Manager or Individual Contributor

Are you questioning which track to take as a Product Designer - Manager or Individual Contributor (IC)? Are you managing someone who is questioning which track to take? Throughout my career, I've had to make this decision personally, as well as work with colleagues that were making this decision. I've tried to support mentees, reports, and colleagues, and let me tell you, the context surrounding the decision is never the same twice.

In an ADP List mentee session, I was asked for some support with the following situation:

[...] I've been working as both a product designer and a design manager. However, the scope of the product I'm working on is too big, and I can't work effectively with my team. As a result, I've had to cancel my 1:1 meetings with my direct reports and can't help them when they need my assistance. This situation is frustrating for me. I recently discussed this with my manager, and they asked me what my choice would be if the company gave me the opportunity to continue working as a design manager/lead or as an individual contributor/product designer.

My goal with in that meeting, and with this post is to provide, two significant pieces of information that might help with thinking through this topic.

Do Consider

Are you comfortable making decisions that directly affect people's lives?

The role of a manager varies, but one thing is clear: your decisions directly impact people's lives. You decide which projects they'll work on, their salary, and even their employment status.

Of course being a manager has its joys: helping people develop new skills, setting them up for success, and creating opportunities are just part of the fun. However, being a manager also means making tough decisions and giving feedback.

A good manager is emotionally available, able to handle difficult situations, resolve conflicts, and address issues face-to-face. If you're uncomfortable telling someone they're not performing well, reassigning them from a beloved project, or in the extreme letting them go, then being a manager may not be for you.

While I don't want to focus solely on the challenges, it's important to recognize that you can't be a good manager if you're not willing to make decisions that directly affect people's lives.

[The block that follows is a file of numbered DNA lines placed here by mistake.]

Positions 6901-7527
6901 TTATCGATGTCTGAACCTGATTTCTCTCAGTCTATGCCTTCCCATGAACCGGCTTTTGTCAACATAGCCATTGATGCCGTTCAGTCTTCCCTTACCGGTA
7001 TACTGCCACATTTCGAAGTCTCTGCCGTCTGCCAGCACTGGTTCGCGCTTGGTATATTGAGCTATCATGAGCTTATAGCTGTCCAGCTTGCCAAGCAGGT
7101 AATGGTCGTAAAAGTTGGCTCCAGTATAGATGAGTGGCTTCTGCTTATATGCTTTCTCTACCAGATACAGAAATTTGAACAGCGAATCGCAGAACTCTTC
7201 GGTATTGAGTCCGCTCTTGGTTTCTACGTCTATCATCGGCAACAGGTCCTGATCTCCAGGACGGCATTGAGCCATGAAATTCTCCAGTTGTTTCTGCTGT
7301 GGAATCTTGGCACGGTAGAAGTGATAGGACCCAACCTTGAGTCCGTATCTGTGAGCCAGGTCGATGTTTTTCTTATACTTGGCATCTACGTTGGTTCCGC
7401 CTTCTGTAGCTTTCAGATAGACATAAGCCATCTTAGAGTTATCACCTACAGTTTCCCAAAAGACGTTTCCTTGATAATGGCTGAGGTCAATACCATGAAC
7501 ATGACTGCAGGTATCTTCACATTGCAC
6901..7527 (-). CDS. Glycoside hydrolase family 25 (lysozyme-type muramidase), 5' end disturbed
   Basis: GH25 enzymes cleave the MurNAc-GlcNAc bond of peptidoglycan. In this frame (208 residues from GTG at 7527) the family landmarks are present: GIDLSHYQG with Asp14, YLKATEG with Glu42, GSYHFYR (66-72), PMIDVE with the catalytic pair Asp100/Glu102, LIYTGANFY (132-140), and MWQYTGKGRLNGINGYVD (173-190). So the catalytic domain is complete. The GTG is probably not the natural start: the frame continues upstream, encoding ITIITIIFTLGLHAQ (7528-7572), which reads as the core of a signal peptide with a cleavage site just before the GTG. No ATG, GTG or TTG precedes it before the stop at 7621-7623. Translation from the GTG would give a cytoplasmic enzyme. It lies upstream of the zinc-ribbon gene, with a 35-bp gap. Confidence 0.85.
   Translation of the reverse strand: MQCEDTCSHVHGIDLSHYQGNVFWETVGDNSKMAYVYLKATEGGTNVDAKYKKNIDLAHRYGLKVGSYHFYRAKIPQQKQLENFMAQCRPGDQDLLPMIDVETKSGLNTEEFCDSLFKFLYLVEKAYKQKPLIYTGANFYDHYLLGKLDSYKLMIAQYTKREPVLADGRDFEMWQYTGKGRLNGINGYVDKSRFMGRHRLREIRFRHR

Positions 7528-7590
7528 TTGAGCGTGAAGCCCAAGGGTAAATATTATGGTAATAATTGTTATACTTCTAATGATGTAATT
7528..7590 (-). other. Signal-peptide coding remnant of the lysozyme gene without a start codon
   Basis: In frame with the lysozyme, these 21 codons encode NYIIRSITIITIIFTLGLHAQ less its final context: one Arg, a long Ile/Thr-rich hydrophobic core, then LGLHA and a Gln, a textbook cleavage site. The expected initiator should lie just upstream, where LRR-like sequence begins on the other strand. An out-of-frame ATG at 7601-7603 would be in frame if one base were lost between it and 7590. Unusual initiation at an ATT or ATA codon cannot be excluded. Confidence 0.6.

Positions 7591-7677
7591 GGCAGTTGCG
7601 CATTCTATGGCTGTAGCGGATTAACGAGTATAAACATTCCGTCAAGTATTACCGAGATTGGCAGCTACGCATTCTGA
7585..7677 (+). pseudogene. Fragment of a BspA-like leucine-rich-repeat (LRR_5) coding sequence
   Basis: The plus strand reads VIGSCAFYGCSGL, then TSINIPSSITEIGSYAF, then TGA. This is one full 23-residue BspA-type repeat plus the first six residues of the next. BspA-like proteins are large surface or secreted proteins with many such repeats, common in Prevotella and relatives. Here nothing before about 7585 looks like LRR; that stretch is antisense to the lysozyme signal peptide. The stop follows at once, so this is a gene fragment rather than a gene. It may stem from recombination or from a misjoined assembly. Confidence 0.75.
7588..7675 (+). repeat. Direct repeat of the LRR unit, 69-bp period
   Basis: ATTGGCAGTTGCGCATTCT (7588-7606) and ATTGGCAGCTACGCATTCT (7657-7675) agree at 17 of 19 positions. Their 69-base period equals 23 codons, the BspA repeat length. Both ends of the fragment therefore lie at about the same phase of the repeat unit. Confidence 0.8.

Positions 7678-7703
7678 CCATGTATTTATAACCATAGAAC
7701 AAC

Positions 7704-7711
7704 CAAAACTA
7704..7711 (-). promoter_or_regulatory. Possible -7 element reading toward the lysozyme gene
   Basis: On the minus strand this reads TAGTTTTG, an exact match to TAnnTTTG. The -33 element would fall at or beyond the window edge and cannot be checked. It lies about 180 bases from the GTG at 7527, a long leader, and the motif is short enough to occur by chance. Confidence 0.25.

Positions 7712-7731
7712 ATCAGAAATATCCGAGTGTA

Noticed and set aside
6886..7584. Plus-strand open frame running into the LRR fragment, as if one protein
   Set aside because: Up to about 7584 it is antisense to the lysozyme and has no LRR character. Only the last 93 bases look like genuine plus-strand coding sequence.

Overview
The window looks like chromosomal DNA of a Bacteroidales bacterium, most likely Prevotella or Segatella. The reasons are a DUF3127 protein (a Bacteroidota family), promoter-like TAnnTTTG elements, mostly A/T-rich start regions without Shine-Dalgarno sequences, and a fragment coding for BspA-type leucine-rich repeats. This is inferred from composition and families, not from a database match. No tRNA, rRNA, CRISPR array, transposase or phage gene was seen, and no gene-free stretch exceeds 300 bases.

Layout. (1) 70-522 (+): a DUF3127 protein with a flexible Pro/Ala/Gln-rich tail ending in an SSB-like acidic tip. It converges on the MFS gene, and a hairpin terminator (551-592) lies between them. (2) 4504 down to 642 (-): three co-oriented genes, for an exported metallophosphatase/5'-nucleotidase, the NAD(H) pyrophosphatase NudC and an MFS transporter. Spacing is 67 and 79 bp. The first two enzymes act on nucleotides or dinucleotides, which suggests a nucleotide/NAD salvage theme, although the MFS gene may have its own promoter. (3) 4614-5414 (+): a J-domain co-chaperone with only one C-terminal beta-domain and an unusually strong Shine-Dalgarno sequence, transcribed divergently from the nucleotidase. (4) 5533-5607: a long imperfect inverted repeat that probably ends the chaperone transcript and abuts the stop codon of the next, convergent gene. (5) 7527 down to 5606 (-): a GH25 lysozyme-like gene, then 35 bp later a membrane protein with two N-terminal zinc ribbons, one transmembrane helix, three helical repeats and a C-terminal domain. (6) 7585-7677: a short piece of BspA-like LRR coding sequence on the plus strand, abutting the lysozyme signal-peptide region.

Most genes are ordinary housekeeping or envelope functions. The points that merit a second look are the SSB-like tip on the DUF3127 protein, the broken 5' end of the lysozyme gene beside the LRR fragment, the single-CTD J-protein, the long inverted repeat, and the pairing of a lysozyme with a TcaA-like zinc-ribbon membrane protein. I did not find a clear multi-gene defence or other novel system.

Do Not Consider

Do you love using your technical skills?

Many people claim that as a manager, you no longer need to use your technical design skills. However, it's not about using the same skills, but rather leveraging your expertise and applying your technical abilities to new areas of responsibility. Don't think of switching tracks as a waste of your acquired skills. If someone tells you that you're wasting your skills, they're only looking at the outcomes you've delivered, not considering your true potential.

Moreover, if you feel that you lack the technical skills to progress in your current track, take a moment to reflect. Are you experiencing imposter syndrome, lacking motivation, or simply not ready to invest in your career? It's alright if you're not prepared to develop new skills in your current path.

However, if that's the case, now may not be the right time to explore a new track. First, ensure that you understand what is inhibiting your desire to invest in yourself. Simply changing tracks isn't always reliable inspiration. In fact, it can often backfire and further hinder progress, as immediate wins may become even more scarce.


whether you're deciding between a Manager or Individual Contributor (IC) track or supporting someone in this decision, consider the unique context of each situation. But two things to remember; 1) if you don't want to make decisions that affect people lives directly, don't be a manager, and 2) if you're worried about wasting your technical skills, don't be.